Now Hayden and Kappes will try to stem the outflow of trained clandestine officers. "I know of a 50-year-old woman, one of the few who made station chief, who is thinking of leaving, and they are trying to keep her on board," a retired former senior agency official said Friday. "She has got several attractive offers, but she is the type of person they would want to keep."

Kappes understands that problem firsthand, having just left a London-based security company, ArmorGroup International. It hires former intelligence people to operate its approximately $200 million a year in contracts with multinational companies and governments in Iraq and elsewhere. Kappes's CIA salary, at about $165,000 a year, will be about half of what he received, not counting stock and options, as ArmorGroup's chief operating officer.

The CIA's problems with clandestine service experience are further complicated by the influx over the past five years of young case officers and the increasing pressure to place them overseas but outside embassies -- where they will not have diplomatic immunity. Instead, they will live within communities where they will operate as civilians with "nonofficial cover" and therefore have greater opportunities to meet prospective agents with connections to jihadist and other terrorist elements.

"This is not James Bond in the movies," an experienced former case officer said recently. "These people take years to be productive, and not all of them do. I remember one case where someone lived abroad in a country for six years before they started getting good material, but then it began to flow."

Because of a change caused by the 2004 intelligence reorganization legislation that placed the director of national intelligence above the CIA director, deputy CIA director is not a presidential appointment and does not need Senate confirmation. Kappes has many supporters on Capitol Hill, along with some detractors.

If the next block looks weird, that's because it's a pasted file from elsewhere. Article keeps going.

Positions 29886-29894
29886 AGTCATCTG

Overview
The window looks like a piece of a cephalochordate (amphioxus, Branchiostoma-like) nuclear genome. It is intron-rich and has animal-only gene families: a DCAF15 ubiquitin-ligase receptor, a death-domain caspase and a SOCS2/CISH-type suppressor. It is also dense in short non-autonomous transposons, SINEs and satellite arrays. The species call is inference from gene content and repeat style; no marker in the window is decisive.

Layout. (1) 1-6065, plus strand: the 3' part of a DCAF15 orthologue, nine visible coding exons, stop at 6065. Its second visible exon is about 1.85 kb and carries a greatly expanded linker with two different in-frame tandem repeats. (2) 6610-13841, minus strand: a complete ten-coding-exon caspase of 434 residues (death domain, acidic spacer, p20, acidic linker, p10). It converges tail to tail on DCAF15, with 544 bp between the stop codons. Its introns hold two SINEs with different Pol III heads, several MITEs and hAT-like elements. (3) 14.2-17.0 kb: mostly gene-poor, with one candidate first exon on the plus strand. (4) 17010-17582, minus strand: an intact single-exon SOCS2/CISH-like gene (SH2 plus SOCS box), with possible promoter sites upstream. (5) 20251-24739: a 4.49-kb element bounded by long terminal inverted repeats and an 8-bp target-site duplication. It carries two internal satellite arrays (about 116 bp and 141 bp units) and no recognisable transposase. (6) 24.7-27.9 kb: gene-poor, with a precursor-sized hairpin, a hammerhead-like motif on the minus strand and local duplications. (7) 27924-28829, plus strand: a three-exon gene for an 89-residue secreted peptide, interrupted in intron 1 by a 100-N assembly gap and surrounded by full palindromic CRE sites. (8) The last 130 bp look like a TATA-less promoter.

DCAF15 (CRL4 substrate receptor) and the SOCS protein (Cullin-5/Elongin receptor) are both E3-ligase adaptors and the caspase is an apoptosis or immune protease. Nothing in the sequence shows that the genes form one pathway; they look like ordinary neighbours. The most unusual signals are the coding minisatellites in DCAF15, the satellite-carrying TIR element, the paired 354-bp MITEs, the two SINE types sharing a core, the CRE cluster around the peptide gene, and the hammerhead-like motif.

"Mr. Kappes brings a wealth of experience in the clandestine service to the agency's senior leadership. Perhaps more importantly, his return to the agency has already gone a long way to assure operators that they are well represented in management and that their concerns will be met," Sen. Dianne Feinstein (D-Calif.), a member of the Select Committee on Intelligence, said during the floor debate on Hayden's nomination last month.

When Kappes was first mentioned for the job of deputy CIA director, Sen. John W. Warner (R-Va.), chairman of the Armed Services Committee, called him "the ideal partner" for Hayden, who is an Air Force four-star general and former director of the National Security Agency. Warner cited some of Kappes's successes, including his key role with British intelligence colleagues in secret negotiations in which they persuaded Libya's Moammar Gaddafi to give up his nuclear weapons program. "Kappes's pitch to the Libyan leader is said to have been blunt and irresistible: 'You are the drowning man, and I am the lifeguard,' " Warner said on the Senate floor May 10.